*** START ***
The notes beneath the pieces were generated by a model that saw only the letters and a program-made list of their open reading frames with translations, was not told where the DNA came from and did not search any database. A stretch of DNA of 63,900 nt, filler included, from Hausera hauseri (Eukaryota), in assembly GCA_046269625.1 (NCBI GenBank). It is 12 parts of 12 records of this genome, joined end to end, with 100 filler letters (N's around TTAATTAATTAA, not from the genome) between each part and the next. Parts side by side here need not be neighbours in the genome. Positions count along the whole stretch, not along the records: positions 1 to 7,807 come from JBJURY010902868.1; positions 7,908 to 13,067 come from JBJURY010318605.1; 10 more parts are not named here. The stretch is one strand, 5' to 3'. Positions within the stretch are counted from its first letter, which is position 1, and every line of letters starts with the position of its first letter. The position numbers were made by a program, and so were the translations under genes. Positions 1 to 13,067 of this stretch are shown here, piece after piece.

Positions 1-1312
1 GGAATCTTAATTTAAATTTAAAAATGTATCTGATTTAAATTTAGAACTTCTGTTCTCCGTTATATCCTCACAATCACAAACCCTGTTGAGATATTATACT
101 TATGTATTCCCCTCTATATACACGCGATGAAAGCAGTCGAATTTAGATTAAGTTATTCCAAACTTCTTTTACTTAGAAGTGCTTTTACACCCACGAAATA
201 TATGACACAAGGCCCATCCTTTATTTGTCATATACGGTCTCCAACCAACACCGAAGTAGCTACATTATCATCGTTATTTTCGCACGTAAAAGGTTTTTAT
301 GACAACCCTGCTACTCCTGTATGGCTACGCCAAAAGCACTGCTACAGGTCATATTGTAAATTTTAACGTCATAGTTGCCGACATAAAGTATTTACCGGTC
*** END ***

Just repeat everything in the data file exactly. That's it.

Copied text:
The notes beneath the pieces were generated by a model that saw only the letters and a program-made list of their open reading frames with translations, was not told where the DNA came from and did not search any database. A stretch of DNA of 63,900 nt, filler included, from Hausera hauseri (Eukaryota), in assembly GCA_046269625.1 (NCBI GenBank). It is 12 parts of 12 records of this genome, joined end to end, with 100 filler letters (N's around TTAATTAATTAA, not from the genome) between each part and the next. Parts side by side here need not be neighbours in the genome. Positions count along the whole stretch, not along the records: positions 1 to 7,807 come from JBJURY010902868.1; positions 7,908 to 13,067 come from JBJURY010318605.1; 10 more parts are not named here. The stretch is one strand, 5' to 3'. Positions within the stretch are counted from its first letter, which is position 1, and every line of letters starts with the position of its first letter. The position numbers were made by a program, and so were the translations under genes. Positions 1 to 13,067 of this stretch are shown here, piece after piece.

Positions 1-1312
1 GGAATCTTAATTTAAATTTAAAAATGTATCTGATTTAAATTTAGAACTTCTGTTCTCCGTTATATCCTCACAATCACAAACCCTGTTGAGATATTATACT
101 TATGTATTCCCCTCTATATACACGCGATGAAAGCAGTCGAATTTAGATTAAGTTATTCCAAACTTCTTTTACTTAGAAGTGCTTTTACACCCACGAAATA
201 TATGACACAAGGCCCATCCTTTATTTGTCATATACGGTCTCCAACCAACACCGAAGTAGCTACATTATCATCGTTATTTTCGCACGTAAAAGGTTTTTAT
301 GACAACCCTGCTACTCCTGTATGGCTACGCCAAAAGCACTGCTACAGGTCATATTGTAAATTTTAACGTCATAGTTGCCGACATAAAGTATTTACCGGTC